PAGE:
While Traeger developed the first pellet grills/smokers in the 1980’s, Cookshack (along with Fast Eddy) were not far behind in the 1990’s exploring the benefits of wood pellet BBQs. Fast Eddy, a genuine ‘Pit Master’ with many awards to his name helped Cookshack to engineer their range of horizontal pellet grills/smokers and vertical pellet smoker. For this comparison, we are going to compare the current best from Traeger (Timberline 850) against the entry-level Cookshack PG500. To see how these two pellet BBQs for a similar price point compare, and what are their specific strengths/weaknesses.
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With this comparison, we are comparing two pellet grills which come in at just under $2K. The Traeger Timberline 850 typically retails for $1,800, while the Cookshack PG500 is also typically priced around $1,800. This comparison will not go into precise detail on each range, my previous Traeger Timberline and Cookshack pellet grill articles have done that. Now, Traeger does produce cheaper models such as their Pro Series and Ironwood range. However, for this to be a fair comparison, I’ve chosen one pellet grill from each brand which are the closest match on price, hence the Timberline 850 and Cookshack PG500.
Traeger Timberline 850 vs Cookshack PG500
From the image above, the first notable difference is the Cookshack PB500 is a full-stainless steel pellet grill, which is not the case with the Traeger Timberline 850. I’ll discuss that more under the materials & construction section below. First, we’ll look at the cooking area and functionality provided by both pellet grills and then discuss the control panel technology and connectivity options.
Cooking Area & Functionality
As you probably guessed, the Traeger Timberline 850 provides a total cooking area of 850 square inches. However, that’s not the size of the main cooking grate, that’s actually 363 sq.in. The Timberline 850 provides an additional 308 sq.in and 198 sq.in from two upper smoking/warming racks. The Cookshack PB500 may provide a smaller total cooking area of 784 sq.in, however it actually features a larger main cooking grate of 504 sq.in, and the rest is provided by a 208 sq.in upper smoking/warming rack. The Cookshack PG500 also features a warming draw which can also be used as a cold smoker for cheese/fish etc.
In terms of cooking functionality, the Cookshack PB500 also has an advantage over the Traeger offering direct-flame access. Now, this function is not available over the entire 504 sq.in cooking grate on the PB500, just a 180 sq.in section on the far left of the cooking grate. However, direct-flame access is not currently a feature Traeger offers with their pellet grills. Now, with direct-flame access its important to clean up excessive grease (see here) to avoid grease flare-ups/fires. However, on a clean pellet grill direct-flame access can offer higher grilling temps around 650 degrees. Whereas the Traeger as standard will provide a maximum grilling surface of 500 degrees without a set of GrillGrates.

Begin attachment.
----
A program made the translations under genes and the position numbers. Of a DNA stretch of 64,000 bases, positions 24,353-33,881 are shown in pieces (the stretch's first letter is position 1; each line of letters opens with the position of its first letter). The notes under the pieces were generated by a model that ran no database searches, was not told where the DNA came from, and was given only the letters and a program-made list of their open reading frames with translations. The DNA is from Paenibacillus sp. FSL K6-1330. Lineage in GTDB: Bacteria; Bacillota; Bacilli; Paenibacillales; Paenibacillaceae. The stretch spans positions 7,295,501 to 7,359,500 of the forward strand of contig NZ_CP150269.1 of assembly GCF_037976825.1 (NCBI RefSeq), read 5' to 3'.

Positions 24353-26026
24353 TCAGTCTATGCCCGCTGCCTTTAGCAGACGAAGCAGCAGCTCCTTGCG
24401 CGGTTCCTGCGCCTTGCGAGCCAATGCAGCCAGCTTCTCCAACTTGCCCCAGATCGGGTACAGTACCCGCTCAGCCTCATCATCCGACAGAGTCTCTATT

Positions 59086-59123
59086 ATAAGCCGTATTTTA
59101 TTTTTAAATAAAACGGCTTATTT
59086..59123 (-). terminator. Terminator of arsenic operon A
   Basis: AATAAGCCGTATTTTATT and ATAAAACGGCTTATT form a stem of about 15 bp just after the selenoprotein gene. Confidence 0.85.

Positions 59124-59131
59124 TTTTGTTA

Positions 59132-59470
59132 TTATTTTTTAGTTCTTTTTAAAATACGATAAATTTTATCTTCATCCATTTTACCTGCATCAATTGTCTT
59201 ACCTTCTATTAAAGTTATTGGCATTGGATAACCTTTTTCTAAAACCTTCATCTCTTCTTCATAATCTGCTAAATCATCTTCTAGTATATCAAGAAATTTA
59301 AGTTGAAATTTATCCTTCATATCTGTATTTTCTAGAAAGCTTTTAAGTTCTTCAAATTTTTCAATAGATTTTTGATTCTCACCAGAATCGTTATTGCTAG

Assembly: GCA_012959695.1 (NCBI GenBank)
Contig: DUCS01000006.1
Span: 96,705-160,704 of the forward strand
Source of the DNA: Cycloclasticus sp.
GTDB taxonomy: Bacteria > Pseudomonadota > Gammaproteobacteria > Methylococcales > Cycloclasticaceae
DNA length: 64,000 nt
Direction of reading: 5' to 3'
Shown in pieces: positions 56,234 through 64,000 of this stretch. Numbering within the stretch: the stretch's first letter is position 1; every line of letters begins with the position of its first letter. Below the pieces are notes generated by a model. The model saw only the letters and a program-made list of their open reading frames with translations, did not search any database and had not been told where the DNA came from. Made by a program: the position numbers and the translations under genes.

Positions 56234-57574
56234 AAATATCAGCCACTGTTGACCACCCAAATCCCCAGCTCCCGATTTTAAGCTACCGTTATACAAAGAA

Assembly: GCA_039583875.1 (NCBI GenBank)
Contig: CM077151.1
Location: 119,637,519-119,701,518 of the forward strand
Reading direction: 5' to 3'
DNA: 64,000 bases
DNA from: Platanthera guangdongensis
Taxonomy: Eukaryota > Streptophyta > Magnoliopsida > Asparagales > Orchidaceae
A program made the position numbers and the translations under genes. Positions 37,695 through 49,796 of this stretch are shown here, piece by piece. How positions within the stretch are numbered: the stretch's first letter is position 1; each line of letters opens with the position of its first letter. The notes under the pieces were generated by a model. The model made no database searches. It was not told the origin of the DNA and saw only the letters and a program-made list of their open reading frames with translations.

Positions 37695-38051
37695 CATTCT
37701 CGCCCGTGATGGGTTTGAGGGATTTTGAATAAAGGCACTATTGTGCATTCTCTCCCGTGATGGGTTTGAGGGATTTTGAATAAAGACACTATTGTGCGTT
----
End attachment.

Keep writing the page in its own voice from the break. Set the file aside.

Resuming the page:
Materials & Construction
While the Traeger Timberline 850 is not a full-stainless steel pellet grill like the Cookshack PB500, it does feature an internal stainless steel cooking chamber with stainless steel wire racks. The benefit of a stainless steel cooking chamber is a longer service life as its better suited to stand up to the hot/humid environment inside a pellet grill/smoker. It’s also important to note the Traeger Timberline pellet grills are twin-wall insulated. Hence, without an insulated jacket the Timberline 850 will provide above-average winter cooking performance and below-average pellet consumption.
As discussed above, the Cookshack PB500 is a full stainless steel pellet grill. Now, as I discuss in my Cookshack pellet grills article, the exterior of the PB500 is made from 201-grade stainless steel which is not the best grade you will find, and below the standard of higher-priced full stainless steel pellet grills from Memphis, Coyote and Twin Eagles. However, the Cookshack PB500 is the cheapest full stainless steel pellet grill currently on the market.
Where the Cookshack PB500 falls short of the Traeger Timberline 850 though is that its only single-wall construction. Now, grilling/smoking during the warm summer months you probably wouldn’t notice the difference in cooking performance/pellet usage between these two pellet grills. However, it would likely be noticeable at other cooler times of the year. Cookshack do produce a twin-wall insulated pellet grill, the PB1000. However, that pellet grill is almost $1,000 more than the Traeger Timberline 850, hence not a fair comparison.
Control Panels & Connectivity